Sunday, October 10, 2010

Poldy Magyar

‘you look tired’ said J.M. Gutierrez swatting at a fly circling his head, its tiny wings thrashing up a dustbowl of infinitesimal filth. The knife made a kinching sound, the hilt slipping against the open palm of her hand. ‘be careful, she’s a whizz with a pocketknife. I’ve seen her gut a man in halves; his insides coiling like a loose spring. Can’t be too careful around her kind!’ Lorelei, her golden jewelry glist'ning, devouring the boat men both with her dulcet-voiced power. Oh sorrow fill my breast! Thrashing round like a caged tiger, his thoughts falling in and out of consciousness, he felt the sorrow of his age pressing in on his very being. In a catheter-voice, his throat breaching and constricting, he spoke of the age of foolishness, of stout angry men with asthmatic voices and deceitful bathetic pride. ‘you look tired’. ‘no, just trying to make sense’. She’s a tigress, can slit a man in halves with a single thrust of her pocketknife. Best be careful lest she stick you like a suckling pig. ‘I’ll be fine, just give me a moment, I’m in the middle of the thick of it’. With a heavy breast he stepped out into the cool autumnal afternoon, his hat cinched under his arm, a militia of gray and black piebald crows caw-cawing in the branches of the boxwood outside the rector’s study. ‘in the end all that matters was that we took nothing to heart; the misery and cold-heartedness of life’. ‘you mean, don’t you, all that matters is?’ ‘no, all that was, not is, is never was. Listen clearly: when was is is becomes was’. He could feel it, the past overcoming the present. It would only be a matter of time before ‘is’ succeeded ‘was’, relieving the past of the future. The knife made a kinching sound, the blade hilted to the hilt. Cold-hearted she is. Can draw-and-quarter in half the time.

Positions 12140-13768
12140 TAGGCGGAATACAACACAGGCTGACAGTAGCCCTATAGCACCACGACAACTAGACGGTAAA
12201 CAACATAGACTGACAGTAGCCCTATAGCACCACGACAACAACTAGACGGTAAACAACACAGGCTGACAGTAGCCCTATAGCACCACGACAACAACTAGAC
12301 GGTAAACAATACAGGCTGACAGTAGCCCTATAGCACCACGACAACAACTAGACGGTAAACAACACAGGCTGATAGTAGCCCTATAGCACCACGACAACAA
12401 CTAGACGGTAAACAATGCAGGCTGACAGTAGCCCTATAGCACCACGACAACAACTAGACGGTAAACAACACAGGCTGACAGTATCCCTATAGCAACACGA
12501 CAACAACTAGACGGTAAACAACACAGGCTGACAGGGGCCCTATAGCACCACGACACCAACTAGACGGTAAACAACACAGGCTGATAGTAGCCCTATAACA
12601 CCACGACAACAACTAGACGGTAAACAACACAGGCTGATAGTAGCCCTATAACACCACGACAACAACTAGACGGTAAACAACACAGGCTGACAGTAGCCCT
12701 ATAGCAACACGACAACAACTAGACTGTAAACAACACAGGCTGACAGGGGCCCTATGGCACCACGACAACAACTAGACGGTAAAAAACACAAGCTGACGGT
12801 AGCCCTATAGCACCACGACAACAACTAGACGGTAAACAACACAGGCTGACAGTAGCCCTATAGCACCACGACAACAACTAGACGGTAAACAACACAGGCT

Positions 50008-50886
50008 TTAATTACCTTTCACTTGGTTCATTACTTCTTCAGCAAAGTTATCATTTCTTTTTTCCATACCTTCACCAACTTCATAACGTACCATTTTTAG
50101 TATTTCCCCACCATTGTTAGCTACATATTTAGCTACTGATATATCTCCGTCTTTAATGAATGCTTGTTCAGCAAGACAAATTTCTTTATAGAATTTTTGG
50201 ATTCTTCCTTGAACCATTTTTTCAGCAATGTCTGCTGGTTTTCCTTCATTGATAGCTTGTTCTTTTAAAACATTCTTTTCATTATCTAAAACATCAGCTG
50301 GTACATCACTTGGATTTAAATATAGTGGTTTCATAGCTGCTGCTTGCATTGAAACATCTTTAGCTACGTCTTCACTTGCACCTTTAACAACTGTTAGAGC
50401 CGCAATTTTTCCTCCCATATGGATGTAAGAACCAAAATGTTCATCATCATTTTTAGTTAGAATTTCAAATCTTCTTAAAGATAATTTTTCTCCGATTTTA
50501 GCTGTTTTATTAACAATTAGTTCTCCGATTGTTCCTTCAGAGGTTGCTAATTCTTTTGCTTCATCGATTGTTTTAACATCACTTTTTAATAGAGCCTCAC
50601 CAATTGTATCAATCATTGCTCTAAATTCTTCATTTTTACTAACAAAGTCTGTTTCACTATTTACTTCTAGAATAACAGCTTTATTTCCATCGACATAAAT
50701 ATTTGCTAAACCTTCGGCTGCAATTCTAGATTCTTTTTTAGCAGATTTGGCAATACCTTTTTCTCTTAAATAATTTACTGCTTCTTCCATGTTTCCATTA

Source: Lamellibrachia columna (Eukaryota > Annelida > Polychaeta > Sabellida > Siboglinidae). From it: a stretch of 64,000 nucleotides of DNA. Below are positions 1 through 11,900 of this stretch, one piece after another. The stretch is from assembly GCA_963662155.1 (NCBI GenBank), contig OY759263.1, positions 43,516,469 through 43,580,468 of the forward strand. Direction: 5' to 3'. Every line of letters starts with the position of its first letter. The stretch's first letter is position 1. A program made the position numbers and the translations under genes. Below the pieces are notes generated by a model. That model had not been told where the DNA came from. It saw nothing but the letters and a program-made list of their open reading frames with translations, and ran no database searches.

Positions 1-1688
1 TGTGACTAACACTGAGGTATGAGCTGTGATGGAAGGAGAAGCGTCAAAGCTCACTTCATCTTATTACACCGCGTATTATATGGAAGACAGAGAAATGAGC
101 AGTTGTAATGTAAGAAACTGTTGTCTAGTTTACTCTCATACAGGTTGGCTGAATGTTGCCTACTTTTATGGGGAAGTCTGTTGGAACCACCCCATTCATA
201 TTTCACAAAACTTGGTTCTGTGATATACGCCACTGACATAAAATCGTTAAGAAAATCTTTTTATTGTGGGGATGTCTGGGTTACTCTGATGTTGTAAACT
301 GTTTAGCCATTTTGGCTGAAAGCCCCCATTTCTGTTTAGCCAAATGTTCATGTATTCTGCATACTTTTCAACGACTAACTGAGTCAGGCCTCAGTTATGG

Buachaill Báire stood outside the grocer’s taking in the warm summery day; crooking his head to the left, then the right he took in the entire landscape. The sun warmly caressing his neck, a hole in the clouds above the Waymart pierced by a bolt of raining sun, he made up his mind to pay a visit to the man in the hat whom he had not seen since the Fast of the Bleeding Lamb when both took up the unstitched thread left dangling by the sermonizing pastor. “O, my name for you is the best: Kinch, the knife-blade”. [U. 4.54-55] said the man in the hat looking to mend loose ends. The vicar of Wrexham stood to address the congregation, the hem of his Alb steeped in a gobbet of spit. Poldy Magyar stood admiring his refraction in the awning window, rumpling and poleaxing his face like a kid-soft glove, the sun forming a halo over his behatted head.

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"Poetry is the short-circuiting of meaning between words, the impetuous regeneration of primordial myth". Bruno Schulz

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